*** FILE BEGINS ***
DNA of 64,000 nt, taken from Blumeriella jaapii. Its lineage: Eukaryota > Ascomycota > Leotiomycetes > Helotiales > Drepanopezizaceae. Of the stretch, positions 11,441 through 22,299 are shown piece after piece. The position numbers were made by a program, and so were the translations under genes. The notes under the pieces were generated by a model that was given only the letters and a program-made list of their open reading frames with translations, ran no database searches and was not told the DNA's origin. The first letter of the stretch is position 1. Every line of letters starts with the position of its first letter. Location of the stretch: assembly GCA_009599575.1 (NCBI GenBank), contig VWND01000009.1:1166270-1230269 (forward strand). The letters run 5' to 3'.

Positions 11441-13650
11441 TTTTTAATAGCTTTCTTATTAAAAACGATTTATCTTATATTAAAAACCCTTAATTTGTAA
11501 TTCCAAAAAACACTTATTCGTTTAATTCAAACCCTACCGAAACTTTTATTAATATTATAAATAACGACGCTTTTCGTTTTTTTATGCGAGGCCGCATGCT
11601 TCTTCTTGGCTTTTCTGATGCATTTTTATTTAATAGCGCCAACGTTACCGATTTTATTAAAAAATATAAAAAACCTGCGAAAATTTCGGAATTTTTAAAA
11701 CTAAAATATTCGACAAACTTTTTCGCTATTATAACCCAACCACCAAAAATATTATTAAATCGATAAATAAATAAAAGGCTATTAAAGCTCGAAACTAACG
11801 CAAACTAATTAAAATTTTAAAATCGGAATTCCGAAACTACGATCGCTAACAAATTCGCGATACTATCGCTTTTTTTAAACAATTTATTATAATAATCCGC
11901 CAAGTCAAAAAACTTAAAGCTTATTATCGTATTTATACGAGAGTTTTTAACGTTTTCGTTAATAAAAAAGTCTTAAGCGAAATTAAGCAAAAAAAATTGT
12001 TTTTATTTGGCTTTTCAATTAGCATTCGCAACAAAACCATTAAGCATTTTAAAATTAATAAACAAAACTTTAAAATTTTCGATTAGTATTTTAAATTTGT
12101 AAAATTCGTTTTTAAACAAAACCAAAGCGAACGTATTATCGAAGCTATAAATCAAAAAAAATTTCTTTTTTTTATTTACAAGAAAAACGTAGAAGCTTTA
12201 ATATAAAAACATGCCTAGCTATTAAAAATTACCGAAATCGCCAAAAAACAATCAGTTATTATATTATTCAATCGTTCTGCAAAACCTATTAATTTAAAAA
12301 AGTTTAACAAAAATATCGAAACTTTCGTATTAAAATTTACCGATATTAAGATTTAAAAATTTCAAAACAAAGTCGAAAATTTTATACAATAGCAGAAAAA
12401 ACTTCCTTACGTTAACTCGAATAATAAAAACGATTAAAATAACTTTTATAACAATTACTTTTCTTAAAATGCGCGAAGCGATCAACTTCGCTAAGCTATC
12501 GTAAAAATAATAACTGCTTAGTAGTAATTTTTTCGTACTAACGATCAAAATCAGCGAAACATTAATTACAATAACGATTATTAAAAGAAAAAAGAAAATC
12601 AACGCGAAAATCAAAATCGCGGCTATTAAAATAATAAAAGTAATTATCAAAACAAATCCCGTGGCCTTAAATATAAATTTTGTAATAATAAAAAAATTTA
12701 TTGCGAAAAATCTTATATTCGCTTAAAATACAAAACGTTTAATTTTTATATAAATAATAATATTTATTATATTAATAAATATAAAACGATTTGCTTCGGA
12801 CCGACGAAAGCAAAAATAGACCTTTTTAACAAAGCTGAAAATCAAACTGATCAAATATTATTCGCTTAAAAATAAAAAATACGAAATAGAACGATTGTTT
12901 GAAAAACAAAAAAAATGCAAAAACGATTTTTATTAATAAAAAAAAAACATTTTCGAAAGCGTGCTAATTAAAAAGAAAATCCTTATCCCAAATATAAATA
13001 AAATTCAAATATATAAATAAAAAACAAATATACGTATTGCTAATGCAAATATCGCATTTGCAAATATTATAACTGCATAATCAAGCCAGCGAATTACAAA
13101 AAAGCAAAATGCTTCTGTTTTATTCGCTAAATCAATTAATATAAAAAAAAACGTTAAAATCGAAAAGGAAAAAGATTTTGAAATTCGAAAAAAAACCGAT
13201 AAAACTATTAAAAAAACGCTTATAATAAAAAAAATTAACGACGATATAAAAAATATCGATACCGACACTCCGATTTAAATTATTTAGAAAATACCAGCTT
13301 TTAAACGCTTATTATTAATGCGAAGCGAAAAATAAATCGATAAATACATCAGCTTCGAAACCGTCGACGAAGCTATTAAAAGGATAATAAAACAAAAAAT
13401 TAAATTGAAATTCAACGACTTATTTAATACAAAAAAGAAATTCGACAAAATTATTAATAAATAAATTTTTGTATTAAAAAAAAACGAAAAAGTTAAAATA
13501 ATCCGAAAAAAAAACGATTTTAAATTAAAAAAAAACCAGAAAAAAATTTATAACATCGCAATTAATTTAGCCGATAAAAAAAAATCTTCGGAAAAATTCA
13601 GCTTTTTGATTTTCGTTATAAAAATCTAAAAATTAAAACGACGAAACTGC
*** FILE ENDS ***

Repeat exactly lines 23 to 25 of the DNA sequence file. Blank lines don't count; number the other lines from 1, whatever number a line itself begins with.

13401 TAAATTGAAATTCAACGACTTATTTAATACAAAAAAGAAATTCGACAAAATTATTAATAAATAAATTTTTGTATTAAAAAAAAACGAAAAAGTTAAAATA
13501 ATCCGAAAAAAAAACGATTTTAAATTAAAAAAAAACCAGAAAAAAATTTATAACATCGCAATTAATTTAGCCGATAAAAAAAAATCTTCGGAAAAATTCA
13601 GCTTTTTGATTTTCGTTATAAAAATCTAAAAATTAAAACGACGAAACTGC